What: Circle Theater stage drama
Where: Central Presbyterian Church, lower level, 726 S. 55th St.
When: Friday through Nov. 2. Showtimes: 8 p.m. Fridays and Saturdays, plus a 2 p.m. matinee Oct. 27 only. Optional dinner an hour before curtain.
Tickets: Dinner and show $25 adults, $23 senior citizens, $20 students; show only $15 adults, $13 senior citizens, $10 students.
Information: 402-553-4715 or email email@example.com
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“The Weir,” a story full of storytelling, sneaks up on you like a ghost story, seeping quietly past your emotional defenses.
By the end of the solidly staged production at the Circle Theater, which opened Friday, you suddenly realize Irish playwright Conor McPherson's 1997 award winner isn't about spooky stories at all. It's about loneliness and friendship and the yearning to connect.
Nonetheless, every character in “The Weir” has a story to tell in Brendan's somewhat isolated hilltop pub in Ireland, as the wind whistles and the drink glasses pile up.
First Jack (Tim Duggan), an auto shop owner, drops in. Idle chatter with Brendan (Matt Allen) turns to Finbar (Michael Markey), a successful local businessman who has just sold a house. Valerie (Samantha Shatley), a pretty young woman from Dublin, is the buyer. Jack doesn't approve of Finbar, who's married, squiring the young lady around.
Jim (Cullen Chollett), Jack's mechanic, arrives, confirming that Valerie is quite pretty. Hmmm.
Time for another round when Finbar and Valerie arrive. Some ribbing of Finbar raises tempers, and soon the ghostly stories start, perhaps meant to impress the attractive newcomer.
Jack's is about a widowed local woman who heard knocking at her door, only to find nobody there. Finbar's story is next, about a woman who fell down a flight of stairs. Then Jim tells of an encounter he had while attending a funeral.
All the stories explain the inexplicable with ghostly, superstitious, spiritual conclusions, and all of it is very Irish.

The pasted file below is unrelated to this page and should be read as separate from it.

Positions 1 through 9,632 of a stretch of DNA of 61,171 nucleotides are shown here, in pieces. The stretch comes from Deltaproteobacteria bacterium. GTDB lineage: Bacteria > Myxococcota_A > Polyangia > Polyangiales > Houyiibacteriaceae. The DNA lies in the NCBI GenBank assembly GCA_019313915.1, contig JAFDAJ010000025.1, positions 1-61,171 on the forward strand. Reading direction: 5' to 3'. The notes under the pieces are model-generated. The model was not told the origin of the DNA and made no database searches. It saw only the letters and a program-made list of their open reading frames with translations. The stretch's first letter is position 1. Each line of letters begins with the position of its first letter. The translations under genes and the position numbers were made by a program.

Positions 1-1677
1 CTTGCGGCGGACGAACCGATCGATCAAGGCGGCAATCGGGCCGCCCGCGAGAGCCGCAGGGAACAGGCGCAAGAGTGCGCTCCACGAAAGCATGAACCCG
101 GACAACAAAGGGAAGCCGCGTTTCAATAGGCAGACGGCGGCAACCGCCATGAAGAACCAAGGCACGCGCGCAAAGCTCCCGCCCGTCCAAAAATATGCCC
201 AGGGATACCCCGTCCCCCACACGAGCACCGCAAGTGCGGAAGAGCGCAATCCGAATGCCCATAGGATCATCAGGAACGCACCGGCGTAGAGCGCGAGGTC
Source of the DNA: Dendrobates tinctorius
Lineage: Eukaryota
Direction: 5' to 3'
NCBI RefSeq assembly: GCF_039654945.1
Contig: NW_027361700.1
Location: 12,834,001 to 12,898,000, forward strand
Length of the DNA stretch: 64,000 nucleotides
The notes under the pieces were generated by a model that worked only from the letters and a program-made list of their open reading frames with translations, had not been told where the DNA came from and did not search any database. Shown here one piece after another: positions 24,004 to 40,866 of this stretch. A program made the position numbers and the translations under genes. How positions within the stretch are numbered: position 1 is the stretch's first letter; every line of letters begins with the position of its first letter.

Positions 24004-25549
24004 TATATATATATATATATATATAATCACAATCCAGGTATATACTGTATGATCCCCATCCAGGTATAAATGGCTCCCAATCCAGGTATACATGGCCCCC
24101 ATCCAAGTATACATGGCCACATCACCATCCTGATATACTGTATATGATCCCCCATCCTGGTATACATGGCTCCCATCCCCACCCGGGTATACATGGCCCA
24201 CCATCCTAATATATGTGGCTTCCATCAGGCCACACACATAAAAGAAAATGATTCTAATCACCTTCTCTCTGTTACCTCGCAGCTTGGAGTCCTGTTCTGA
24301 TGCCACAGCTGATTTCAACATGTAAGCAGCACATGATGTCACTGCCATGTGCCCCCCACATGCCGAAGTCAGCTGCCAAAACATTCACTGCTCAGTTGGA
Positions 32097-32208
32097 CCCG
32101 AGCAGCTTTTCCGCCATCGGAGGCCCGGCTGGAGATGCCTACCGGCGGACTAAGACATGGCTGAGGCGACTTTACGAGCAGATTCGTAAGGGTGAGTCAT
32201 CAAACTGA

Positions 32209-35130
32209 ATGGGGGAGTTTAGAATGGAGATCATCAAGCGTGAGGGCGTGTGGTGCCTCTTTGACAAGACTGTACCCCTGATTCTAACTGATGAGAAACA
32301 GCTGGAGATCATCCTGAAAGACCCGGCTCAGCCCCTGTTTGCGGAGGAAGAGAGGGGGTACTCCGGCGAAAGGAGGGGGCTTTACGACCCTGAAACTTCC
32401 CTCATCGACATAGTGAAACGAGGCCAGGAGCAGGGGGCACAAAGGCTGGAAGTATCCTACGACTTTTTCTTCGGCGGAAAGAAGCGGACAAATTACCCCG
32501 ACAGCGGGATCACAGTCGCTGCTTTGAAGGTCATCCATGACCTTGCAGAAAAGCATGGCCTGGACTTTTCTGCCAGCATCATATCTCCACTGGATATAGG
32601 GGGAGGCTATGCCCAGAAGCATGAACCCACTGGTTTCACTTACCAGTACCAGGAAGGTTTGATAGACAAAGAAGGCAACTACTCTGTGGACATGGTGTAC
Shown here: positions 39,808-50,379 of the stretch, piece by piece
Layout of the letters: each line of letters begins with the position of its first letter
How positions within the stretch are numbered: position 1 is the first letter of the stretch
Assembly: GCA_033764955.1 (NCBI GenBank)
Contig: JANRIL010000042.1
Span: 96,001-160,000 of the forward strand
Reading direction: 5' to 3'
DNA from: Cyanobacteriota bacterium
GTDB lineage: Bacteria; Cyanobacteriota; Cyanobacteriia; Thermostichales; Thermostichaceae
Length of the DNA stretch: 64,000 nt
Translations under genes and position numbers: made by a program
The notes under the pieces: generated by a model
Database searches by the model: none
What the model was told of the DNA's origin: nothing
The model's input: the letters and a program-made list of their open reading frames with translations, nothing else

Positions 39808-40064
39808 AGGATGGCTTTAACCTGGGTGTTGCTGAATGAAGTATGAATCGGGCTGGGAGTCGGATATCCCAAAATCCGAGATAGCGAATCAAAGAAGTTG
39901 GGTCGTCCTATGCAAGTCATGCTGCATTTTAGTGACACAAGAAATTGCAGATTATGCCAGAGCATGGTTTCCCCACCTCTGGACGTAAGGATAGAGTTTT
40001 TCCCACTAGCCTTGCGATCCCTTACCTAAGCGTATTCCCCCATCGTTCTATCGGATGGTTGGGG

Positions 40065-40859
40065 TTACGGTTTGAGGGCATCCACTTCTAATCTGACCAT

As these longtime friends poke at each other, revealing bits of themselves, the audience becomes the pub's corner table. You observe, for example, that Jack and Finbar may be friends, but they don't really like so much as simply tolerate each other.
But watch what happens when it's time for Valerie's story, about a tragedy that indirectly brought her here. Like the audience, these guys hang on her every word and are deeply affected. (Shatley's delivery is spot-on and moving.) Attitudes soften. A bond has come from the stories.
Finally, as the improvised party begins to break up, Brendan reveals a chapter from his past. It involves no ghosts, but it haunts him just the same. An elusive whiff of hope arises.
Director M. Michele Phillips' staging and the ensemble's skill at focus and interplay make this all so natural, you feel like you've had your own evening at the pub when it's over. As you spill outside into the darkness, the chill wind bites a bit less as you ponder the play and its characters. For me, it managed to be ordinary and profound at the same time.
McPherson, one of the best contemporary Irish playwrights, won the Olivier Award for “The Weir” in 1999. He got a best-play Tony nomination for “Shining City” in 2004, and both Olivier and Tony best-play nods for “The Seafarer” in 2006.
“The Weir,” a one-act play in 90 minutes, takes its name from a hydroelectric dam near Brendan's pub and Valerie's new home, where waters — like stories — swirl and generate power.